IE 11 is not supported. For an optimal experience visit our site on another browser.

Louisiana trying to take a step backwards on public health

When it comes to sexually transmitted infections, Louisiana is the wrong kind of national leader. Closing clinics will only make matters worse.
Bobby Jindal speaks at the American Enterprise Institute on Oct. 6, 2014 in Washington, DC. (Photo by Win McNamee/Getty)
Bobby Jindal speaks at the American Enterprise Institute on Oct. 6, 2014 in Washington, DC.
When it comes to sexually transmitted infections, Louisiana is the wrong kind of national leader. As the New York Times reported, the state "ranks first among the states in cases of gonorrhea, second in chlamydia, and third in syphilis and in H.I.V." It's not a record to be proud of.
It's also a public-health problem that will get worse if Louisiana Republicans, led by Republican presidential hopeful Bobby Jindal, succeed in scrapping all public funding for Planned Parenthood.

The political dispute embroiling Planned Parenthood here and nationwide is over abortion, though public funds are not permitted by federal law to be used for abortion, except in cases involving rape, incest or a pregnancy that threatens the mother's life. Neither clinic in this state — like nearly half of all Planned Parenthood centers — performs abortions. What the Louisiana Planned Parenthood clinics did do last year was administer nearly 20,000 tests for sexually transmitted infections, as well as provide gynecological exams, contraceptive care, cancer screenings and other wellness services for nearly 10,000 mostly low-income patients. "You can't just cut Planned Parenthood off one day and expect everyone across the city to absorb the patients," Dr. Taylor said. "There needs to be time to build the capacity."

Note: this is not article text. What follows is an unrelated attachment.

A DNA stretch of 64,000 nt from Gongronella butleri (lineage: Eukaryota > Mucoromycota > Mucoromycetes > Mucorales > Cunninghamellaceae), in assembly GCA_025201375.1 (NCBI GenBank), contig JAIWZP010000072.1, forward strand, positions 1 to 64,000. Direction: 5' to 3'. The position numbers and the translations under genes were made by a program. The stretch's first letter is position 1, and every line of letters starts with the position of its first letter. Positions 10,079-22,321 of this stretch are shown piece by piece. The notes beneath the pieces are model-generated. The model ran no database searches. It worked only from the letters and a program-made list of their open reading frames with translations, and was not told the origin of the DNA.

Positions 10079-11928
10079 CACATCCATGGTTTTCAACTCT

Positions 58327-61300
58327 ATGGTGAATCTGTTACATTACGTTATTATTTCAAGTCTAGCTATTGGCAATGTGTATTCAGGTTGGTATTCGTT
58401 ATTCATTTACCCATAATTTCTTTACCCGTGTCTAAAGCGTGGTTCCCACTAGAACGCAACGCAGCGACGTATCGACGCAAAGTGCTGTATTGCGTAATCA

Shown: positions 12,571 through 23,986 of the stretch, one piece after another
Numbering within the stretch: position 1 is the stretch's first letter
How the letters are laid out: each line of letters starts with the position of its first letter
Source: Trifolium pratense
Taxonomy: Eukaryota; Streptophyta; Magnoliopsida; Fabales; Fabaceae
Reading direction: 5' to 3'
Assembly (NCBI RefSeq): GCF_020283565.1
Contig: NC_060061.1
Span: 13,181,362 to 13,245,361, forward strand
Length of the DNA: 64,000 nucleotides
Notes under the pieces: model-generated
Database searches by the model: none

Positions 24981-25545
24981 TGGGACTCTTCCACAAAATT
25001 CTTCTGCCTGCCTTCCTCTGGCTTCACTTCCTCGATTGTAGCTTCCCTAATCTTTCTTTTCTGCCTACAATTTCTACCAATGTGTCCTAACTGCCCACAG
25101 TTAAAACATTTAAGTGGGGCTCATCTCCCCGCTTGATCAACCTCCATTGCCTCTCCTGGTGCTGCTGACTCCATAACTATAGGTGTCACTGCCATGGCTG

Dr. Taylor, in this case, is Dr. Stephanie Taylor, the medical director overseeing programs to combat sexually transmitted infections for the State Office of Public Health. As the NYT report added, she's also the director of Louisiana State University's sexually transmitted infections program.
When she argues that it'd be a mistake to simply cut off Planned Parenthood, Taylor knows of what she speaks.
Perhaps, as some conservatives claim, those resources can just be moved to other health organizations? Nope.

[S]ince most funds that Planned Parenthood receives from taxpayers are reimbursements for tending to Medicaid beneficiaries, experts in health policy say lawmakers cannot simply take money from the organization and redirect it to other facilities. "Somebody says, 'Oh, we'll just move $500 million over.' First of all, most of that is Medicaid, so you can't just move it over," said Sara Rosenbaum, a professor at George Washington University's School of Public Health and Health Services, which recently released results of a three-year study of community health services and family planning nationwide. Ms. Rosenbaum called it "an absurd claim" that other health providers could replace Planned Parenthood, especially in the South and the Midwest.

Complicating matters further, the Associated Press reported yesterday that the Justice Department told a federal judge this week that Jindal's decision "to oust Planned Parenthood from Louisiana's Medicaid program appears to violate federal law by denying Medicaid patients the right to choose their health care providers."
Removing Planned Parenthood from the Medicaid program "without providing any justification related to (the organization's) qualifications to provide medical services would violate Louisiana's obligations under the Medicaid statute's 'free choice of provider' provision," the Justice Department wrote.
If you're thinking that Jindal, a struggling GOP presidential candidate, will be eager to draw attention to his dispute with the Obama administration over Planned Parenthood funding, you're not the only one.
Disclosure: My wife works at Planned Parenthood, but she played no role in this piece and her work is unrelated to care in Louisiana. On a related note, a bunch of conservatives got worked up last week, saying I "finally" acknowledged my wife's job. For the record, I've always been completely transparent on this point, first disclosing her position a year and a half ago, and noting her job dozens of times since. Apparently, last week was just the first time conservatives noticed.